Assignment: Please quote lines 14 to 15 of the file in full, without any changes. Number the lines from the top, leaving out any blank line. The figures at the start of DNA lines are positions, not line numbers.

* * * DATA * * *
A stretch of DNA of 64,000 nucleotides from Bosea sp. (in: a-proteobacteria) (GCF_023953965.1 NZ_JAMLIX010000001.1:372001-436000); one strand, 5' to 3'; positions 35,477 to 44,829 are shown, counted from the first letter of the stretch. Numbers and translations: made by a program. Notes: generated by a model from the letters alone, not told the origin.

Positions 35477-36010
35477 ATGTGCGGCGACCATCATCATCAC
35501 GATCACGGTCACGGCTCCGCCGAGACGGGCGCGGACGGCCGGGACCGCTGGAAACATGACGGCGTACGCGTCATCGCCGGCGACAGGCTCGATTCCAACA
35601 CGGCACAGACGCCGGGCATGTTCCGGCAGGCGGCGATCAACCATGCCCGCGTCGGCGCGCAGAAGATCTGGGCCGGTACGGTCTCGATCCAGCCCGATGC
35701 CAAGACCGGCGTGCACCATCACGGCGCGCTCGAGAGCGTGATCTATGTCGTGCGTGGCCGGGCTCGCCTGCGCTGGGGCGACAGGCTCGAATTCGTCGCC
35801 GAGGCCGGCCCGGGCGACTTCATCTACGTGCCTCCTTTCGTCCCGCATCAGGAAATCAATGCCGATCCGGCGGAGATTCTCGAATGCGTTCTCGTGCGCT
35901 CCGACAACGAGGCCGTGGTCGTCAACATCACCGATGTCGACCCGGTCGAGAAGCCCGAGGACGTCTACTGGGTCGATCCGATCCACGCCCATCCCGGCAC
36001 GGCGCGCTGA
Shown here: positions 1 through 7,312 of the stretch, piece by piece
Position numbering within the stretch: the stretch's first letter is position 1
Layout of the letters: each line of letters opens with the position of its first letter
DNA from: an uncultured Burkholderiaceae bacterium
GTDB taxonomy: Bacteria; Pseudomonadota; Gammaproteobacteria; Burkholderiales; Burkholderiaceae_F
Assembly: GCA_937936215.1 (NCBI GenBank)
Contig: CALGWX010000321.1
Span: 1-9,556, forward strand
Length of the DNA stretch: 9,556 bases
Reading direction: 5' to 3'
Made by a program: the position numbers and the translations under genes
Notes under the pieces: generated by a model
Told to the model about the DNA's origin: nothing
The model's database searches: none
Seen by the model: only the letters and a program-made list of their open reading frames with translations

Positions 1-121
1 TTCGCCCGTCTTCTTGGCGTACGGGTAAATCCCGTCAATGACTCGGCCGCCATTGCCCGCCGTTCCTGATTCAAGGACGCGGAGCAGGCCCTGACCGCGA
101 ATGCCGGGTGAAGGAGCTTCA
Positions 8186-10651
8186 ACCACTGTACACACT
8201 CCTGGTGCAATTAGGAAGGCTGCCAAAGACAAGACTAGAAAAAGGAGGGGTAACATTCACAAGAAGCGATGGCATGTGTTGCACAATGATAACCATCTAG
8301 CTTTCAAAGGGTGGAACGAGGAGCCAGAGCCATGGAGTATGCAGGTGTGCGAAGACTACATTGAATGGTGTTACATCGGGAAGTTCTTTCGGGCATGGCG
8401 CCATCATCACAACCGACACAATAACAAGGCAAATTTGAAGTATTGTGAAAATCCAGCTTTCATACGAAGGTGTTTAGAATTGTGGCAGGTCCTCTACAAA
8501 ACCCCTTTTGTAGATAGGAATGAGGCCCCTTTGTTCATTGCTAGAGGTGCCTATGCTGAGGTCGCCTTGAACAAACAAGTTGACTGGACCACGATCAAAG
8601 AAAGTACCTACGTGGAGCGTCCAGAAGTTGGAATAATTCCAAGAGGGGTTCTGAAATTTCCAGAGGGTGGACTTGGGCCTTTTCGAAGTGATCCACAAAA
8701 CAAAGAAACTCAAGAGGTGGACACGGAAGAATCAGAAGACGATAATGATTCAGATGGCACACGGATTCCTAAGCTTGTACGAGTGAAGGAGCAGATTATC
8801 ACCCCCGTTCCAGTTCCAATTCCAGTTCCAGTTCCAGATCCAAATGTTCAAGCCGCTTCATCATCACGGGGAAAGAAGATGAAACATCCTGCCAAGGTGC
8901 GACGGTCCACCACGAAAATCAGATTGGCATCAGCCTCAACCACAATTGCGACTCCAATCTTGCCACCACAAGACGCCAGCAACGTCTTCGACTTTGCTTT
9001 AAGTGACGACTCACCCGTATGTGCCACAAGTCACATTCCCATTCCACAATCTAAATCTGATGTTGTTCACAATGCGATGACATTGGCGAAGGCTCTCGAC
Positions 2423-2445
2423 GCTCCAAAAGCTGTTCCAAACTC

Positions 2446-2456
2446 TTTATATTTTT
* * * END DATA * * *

GTDB taxonomy: Bacteria; Pseudomonadota; Gammaproteobacteria; Burkholderiales; Burkholderiaceae_F
Assembly: GCA_937936215.1 (NCBI GenBank)